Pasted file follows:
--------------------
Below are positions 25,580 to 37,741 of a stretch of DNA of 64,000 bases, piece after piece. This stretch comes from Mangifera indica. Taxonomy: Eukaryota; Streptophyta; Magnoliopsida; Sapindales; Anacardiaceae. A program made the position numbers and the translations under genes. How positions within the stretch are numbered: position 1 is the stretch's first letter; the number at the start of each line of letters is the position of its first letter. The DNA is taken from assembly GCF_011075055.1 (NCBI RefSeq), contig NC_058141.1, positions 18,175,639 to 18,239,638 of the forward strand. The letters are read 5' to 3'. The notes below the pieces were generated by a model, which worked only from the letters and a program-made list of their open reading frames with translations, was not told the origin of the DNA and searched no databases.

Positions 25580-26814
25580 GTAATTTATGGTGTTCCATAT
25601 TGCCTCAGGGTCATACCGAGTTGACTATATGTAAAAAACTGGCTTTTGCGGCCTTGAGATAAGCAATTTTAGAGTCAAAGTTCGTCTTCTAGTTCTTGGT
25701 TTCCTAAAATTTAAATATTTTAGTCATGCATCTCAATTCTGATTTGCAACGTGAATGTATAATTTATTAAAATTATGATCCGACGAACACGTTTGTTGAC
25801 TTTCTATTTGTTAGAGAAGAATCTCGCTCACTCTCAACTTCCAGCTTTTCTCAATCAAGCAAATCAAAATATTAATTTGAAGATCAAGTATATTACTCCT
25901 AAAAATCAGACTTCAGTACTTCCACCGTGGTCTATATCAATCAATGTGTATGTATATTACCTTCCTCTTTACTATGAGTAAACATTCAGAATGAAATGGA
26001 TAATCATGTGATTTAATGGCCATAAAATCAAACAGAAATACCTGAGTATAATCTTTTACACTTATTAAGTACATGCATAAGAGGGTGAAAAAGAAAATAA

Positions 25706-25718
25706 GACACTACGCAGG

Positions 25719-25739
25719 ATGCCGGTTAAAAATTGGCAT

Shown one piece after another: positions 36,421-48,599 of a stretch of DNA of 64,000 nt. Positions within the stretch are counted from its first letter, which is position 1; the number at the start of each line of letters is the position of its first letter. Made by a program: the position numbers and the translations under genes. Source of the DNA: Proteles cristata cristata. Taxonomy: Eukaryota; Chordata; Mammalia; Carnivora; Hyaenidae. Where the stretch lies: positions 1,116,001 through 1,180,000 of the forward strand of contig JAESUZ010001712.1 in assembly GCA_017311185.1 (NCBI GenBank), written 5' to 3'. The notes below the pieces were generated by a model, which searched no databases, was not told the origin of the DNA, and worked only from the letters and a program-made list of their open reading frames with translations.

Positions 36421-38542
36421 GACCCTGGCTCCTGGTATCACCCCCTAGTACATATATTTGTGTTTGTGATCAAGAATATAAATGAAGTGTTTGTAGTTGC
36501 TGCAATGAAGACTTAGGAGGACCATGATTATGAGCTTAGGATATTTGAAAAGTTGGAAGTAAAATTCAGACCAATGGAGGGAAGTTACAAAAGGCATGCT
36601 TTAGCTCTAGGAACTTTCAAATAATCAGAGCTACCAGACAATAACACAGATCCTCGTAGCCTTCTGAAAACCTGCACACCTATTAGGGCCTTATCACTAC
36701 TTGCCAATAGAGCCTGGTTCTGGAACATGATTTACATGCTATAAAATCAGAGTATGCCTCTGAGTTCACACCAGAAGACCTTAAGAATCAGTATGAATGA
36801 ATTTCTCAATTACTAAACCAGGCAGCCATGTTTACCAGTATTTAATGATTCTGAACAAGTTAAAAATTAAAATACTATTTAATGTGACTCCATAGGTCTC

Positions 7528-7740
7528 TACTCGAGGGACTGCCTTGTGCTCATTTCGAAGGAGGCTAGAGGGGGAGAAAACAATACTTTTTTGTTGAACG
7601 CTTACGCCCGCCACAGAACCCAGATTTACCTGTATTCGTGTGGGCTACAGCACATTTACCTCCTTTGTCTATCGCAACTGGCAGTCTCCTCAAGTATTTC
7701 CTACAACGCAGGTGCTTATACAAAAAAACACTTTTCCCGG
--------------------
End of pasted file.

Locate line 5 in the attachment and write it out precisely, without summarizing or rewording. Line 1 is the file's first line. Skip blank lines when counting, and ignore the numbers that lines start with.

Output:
25701 TTCCTAAAATTTAAATATTTTAGTCATGCATCTCAATTCTGATTTGCAACGTGAATGTATAATTTATTAAAATTATGATCCGACGAACACGTTTGTTGAC